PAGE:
Springfield, Tennessee-based Whittenburg Inc. is making a growing and lucrative business out of retrofitting older Heidelberg letterpresses to handle die-cutting.
"The main thing they’re being used for is die-cutting of pocket folders and suchlike, and also some foil stamping," explained company founder Walt Whittenburg.
Whittenburg said his 10-person facility strips the older Heidelberg presses down to the metal before rebuilding them, usually without the ink unit. The cost of these retro-fits can range from as little as $6,500, to as much as $70,000.
"It takes about three months to completely rebuild," he said, adding the company does about 20 to 25 retrofits annually, making it among the largest in the world. "Most of our customers are bigger commercial printers who want to keep all the production in house."
One recent customer was MA-based Braintree Printing, which will be using a converted Heidelberg primarily to make 9inx12in pocket folders, though the maximum sheet-size is 21inx28in.
"The converted Heidelberg on our plant floor gives a nod to the printing industry’s rich history," said Braintree Printing president Jim Corliss. "This old printing press now looks and runs like new – with a second life as a die cutter."
Graeme Smith, a Heidelberg cylinder engineer who was recruited from the U.K. by Whittenburg and now lives and works in Tennessee, noted a portion of the Heidelberg presses the company retrofits are actually still being used for actual printing, including some for runs of up to 20,000 pieces.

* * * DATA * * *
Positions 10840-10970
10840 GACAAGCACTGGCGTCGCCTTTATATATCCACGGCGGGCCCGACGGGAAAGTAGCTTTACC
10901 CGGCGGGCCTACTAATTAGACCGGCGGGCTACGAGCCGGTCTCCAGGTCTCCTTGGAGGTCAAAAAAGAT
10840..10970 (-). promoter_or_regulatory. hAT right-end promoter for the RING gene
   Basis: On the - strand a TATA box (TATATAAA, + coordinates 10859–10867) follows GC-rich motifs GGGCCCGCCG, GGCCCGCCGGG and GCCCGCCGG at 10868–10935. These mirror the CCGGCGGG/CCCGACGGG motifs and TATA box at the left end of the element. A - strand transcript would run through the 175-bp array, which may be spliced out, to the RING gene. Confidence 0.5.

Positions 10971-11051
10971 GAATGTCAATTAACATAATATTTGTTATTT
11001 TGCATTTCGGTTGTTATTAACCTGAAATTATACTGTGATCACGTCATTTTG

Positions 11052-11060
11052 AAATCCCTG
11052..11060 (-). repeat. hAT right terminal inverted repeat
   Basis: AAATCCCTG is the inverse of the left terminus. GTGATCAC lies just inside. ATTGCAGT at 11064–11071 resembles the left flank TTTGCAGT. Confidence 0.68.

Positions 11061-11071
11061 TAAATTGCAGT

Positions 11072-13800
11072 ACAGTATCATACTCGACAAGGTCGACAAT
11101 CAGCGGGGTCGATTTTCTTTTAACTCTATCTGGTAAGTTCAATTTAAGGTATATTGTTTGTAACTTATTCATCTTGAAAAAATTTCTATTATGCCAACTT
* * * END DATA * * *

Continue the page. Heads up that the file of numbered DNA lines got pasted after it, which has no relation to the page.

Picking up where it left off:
"In the US, letterpress printing is simply exploding," he said, adding that the company’s clients range from serious hobbyists who want to do their own printing, to large commercial printers with literally dozens of Heidelbergs on the shop floor. "We have customers that have letterpresses right alongside their digital machines.
Whittenburg’s business is primarily in the US, although the company does have some Canadian customers and has sold parts to printers as far away as Dubai.
While it’s difficult to know how many Heidelberg letterpresses are still in operation in North America, Whittenburg predicted, "Based on what I see, we feel we can still have a business 20 to 30 years down the road."Tweet
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